In our opinion, the conclusions of the law enforcement authorities are misguided, as the courts have incorrectly assessed the legal proposition of the party on the legal nature of the election commission working group, having made a misguided conclusion that the working group as such is not an obligatory element of the electoral process and/or an electoral management agency. For this reason, the evidence produced by the election commission that serves as its decision-making basis cannot be recognized as irrelevant or inadmissible, depending on the legality of its meetings.

If the election commission working group in itself had not been an obligatory element of the electoral process and/or an electoral management agency, then it would not have been entrusted with the task of accepting documents submitted by candidates (both independent and party-affiliated), nor would it be entrusted with verifying that these documents comply with the requirements of Russian legislation, with verifying voter signature lists, as well as (if the rules of procedure for a certain working group provide for it) inspecting draft resolutions (as well as other documents) for election commissions.

Formally, the norms of Russian electoral legislation do not really stipulate that voter signature lists be verified directly by the election commission working group, since such a working group may not be created at all, or the working group regulation may fail to provide for authorization to verify filled-in voter signature lists. In such cases, however, election commission still directly checks the authenticity of signature lists. Otherwise, the case is that no one is responsible for verifying signature lists. That is why it is essential that the working group operates within a certain framework, and failure to remain within the framework should bear legal consequences, as in such a case an electoral commission lacks a proper decision-making mechanism and the validity of its decisions is therefore questionable.

In this particular case of law enforcement practice, the courts failed to take the above-mentioned features of the electoral legislation into account. If the working group was created and tasked with verifying signature lists, it means that the members of the election commission relied on verification results when making the final decision. Therefore, the working group should have bore legal consequences for violating the final decision-making procedure on signature list verification, as these procedural violations prevented citizens (candidates) from properly exercising their passive suffrage. However, the courts did not take the latter fact into account when making their decisions. At the same time, the only thing that the courts focused on was the status of such an act as the Working Group Regulation.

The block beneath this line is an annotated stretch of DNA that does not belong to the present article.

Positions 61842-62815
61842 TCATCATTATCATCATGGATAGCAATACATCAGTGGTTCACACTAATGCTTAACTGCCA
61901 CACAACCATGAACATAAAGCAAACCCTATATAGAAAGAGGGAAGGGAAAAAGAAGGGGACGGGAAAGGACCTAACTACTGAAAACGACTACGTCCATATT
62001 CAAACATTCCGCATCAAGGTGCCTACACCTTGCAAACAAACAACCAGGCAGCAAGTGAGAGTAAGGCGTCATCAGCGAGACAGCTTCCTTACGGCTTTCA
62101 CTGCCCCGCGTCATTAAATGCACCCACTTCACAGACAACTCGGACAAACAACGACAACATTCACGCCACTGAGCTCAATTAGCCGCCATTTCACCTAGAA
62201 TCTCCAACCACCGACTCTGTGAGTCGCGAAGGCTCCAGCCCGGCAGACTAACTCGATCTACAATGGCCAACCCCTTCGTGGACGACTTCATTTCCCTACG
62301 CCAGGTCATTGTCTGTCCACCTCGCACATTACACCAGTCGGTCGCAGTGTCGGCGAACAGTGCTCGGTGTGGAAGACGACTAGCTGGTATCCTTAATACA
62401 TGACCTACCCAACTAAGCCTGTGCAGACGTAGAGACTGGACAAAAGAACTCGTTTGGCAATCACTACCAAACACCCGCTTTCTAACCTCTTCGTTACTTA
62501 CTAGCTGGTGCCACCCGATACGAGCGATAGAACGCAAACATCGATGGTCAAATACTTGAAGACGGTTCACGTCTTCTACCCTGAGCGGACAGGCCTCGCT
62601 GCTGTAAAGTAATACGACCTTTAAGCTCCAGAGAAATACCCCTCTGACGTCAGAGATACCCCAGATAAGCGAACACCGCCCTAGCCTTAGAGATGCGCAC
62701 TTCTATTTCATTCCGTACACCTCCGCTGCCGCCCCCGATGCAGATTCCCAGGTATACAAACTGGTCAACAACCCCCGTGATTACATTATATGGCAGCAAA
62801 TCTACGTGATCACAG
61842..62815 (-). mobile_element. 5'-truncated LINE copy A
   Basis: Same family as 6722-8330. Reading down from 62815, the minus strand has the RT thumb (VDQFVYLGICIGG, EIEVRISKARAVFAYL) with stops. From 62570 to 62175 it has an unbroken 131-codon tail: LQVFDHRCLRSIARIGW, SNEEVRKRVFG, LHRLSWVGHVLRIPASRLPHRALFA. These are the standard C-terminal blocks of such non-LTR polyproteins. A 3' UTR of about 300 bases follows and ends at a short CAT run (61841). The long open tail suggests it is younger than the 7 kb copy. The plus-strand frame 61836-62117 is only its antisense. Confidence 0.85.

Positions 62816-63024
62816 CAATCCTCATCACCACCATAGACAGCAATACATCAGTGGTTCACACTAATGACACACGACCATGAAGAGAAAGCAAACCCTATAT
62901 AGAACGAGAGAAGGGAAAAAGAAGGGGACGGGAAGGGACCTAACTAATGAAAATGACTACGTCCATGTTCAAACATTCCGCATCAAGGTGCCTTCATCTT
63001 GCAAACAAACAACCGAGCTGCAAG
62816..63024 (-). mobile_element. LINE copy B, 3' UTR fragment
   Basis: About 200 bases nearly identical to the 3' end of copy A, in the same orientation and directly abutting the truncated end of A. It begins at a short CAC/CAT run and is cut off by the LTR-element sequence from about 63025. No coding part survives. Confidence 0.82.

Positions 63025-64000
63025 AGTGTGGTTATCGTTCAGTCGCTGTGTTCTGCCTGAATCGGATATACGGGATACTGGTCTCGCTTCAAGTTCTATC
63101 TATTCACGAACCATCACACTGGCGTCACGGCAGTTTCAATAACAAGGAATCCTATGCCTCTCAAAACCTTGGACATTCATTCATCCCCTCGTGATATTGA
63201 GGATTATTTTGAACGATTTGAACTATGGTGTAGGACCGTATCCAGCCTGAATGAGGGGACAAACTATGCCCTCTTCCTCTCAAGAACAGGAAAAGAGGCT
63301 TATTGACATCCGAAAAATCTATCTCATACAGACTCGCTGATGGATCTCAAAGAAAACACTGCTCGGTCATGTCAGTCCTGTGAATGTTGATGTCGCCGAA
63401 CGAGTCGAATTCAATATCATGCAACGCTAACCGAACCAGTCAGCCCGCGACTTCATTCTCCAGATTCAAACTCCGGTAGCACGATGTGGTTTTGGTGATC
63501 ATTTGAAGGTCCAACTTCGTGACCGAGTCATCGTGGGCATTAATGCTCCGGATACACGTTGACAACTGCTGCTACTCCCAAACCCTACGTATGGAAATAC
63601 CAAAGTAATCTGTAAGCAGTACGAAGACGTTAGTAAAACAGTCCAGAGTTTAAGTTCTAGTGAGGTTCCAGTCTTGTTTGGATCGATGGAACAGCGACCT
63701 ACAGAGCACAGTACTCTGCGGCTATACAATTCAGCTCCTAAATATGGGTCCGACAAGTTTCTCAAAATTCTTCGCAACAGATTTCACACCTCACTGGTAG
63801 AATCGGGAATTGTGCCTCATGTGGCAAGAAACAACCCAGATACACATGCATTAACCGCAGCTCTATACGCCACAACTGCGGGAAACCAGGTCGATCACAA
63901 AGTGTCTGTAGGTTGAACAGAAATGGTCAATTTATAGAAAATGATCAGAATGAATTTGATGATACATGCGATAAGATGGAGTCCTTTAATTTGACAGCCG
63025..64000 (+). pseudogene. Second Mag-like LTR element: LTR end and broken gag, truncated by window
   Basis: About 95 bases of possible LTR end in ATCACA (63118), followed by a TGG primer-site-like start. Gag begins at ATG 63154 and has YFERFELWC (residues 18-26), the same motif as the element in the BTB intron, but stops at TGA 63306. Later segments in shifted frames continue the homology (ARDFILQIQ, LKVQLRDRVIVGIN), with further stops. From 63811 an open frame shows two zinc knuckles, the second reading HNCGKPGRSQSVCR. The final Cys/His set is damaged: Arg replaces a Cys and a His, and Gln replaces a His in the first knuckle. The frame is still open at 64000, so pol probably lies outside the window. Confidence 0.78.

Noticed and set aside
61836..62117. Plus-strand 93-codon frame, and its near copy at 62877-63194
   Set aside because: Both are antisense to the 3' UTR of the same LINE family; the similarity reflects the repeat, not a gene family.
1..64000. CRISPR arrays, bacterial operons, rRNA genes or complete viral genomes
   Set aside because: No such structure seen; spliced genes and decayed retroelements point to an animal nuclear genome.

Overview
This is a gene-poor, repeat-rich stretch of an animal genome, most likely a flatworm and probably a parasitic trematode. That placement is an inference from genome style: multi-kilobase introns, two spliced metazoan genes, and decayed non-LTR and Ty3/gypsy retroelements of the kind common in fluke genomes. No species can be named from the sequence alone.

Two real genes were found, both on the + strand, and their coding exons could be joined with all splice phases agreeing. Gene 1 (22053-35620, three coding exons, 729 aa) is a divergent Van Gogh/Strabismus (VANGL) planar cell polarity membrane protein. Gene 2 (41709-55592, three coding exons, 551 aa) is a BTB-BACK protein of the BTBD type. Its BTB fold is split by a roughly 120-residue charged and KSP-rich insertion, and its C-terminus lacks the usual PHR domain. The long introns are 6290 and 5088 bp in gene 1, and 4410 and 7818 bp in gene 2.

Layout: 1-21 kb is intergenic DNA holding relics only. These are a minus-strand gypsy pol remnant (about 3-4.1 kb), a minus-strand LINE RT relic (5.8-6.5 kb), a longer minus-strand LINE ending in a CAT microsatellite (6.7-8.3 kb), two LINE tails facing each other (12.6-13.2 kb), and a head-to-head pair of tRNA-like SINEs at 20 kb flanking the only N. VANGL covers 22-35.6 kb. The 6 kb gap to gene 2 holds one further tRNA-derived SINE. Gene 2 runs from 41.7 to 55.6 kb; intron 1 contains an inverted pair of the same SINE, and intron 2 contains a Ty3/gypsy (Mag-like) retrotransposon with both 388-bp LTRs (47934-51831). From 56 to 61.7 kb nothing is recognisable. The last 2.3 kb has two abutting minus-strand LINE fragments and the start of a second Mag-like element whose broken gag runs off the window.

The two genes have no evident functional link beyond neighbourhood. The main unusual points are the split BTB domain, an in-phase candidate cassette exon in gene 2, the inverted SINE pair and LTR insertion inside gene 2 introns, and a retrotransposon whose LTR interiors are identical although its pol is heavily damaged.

Conclusion

Determining the legal nature of the working group for candidate documentation submission and verification allows us to conclude that in the current context, such working groups are created to cater to the need of increasing the efficiency of election commissions when it comes to making decisions on whether participation of a certain subject of electoral process is legal or illegal, and whether the subject qualifies for further participation in the trials (elections).

The legal nature of the working group for candidate documentation submission and verification is both natural and legal, arising from the Doctrine of Necessity, which is also natural and legal by nature. Therefore, legally significant decisions of the working group are the basis for an election manager to make legal decisions on admitting candidates to elections (trials, ordeals), but are not determined by it. However, these theoretical aspects of such a phenomenon as the working group for candidate documentation submission and verification have received little research coverage. This, in turn, creates problems for the applied aspects of the electoral process in the Russian Federation, where a de jure unauthorized decision should bear matching legal consequences, since procedural violations during signature list verification made it impossible for citizens (candidates) to properly exercise their passive suffrage. De facto, however, the lack of competence of the working group to make this or that decision does not affect the legality of the decisions made by the election commission.

Received 28.10.2020, revision received 17.11.2020.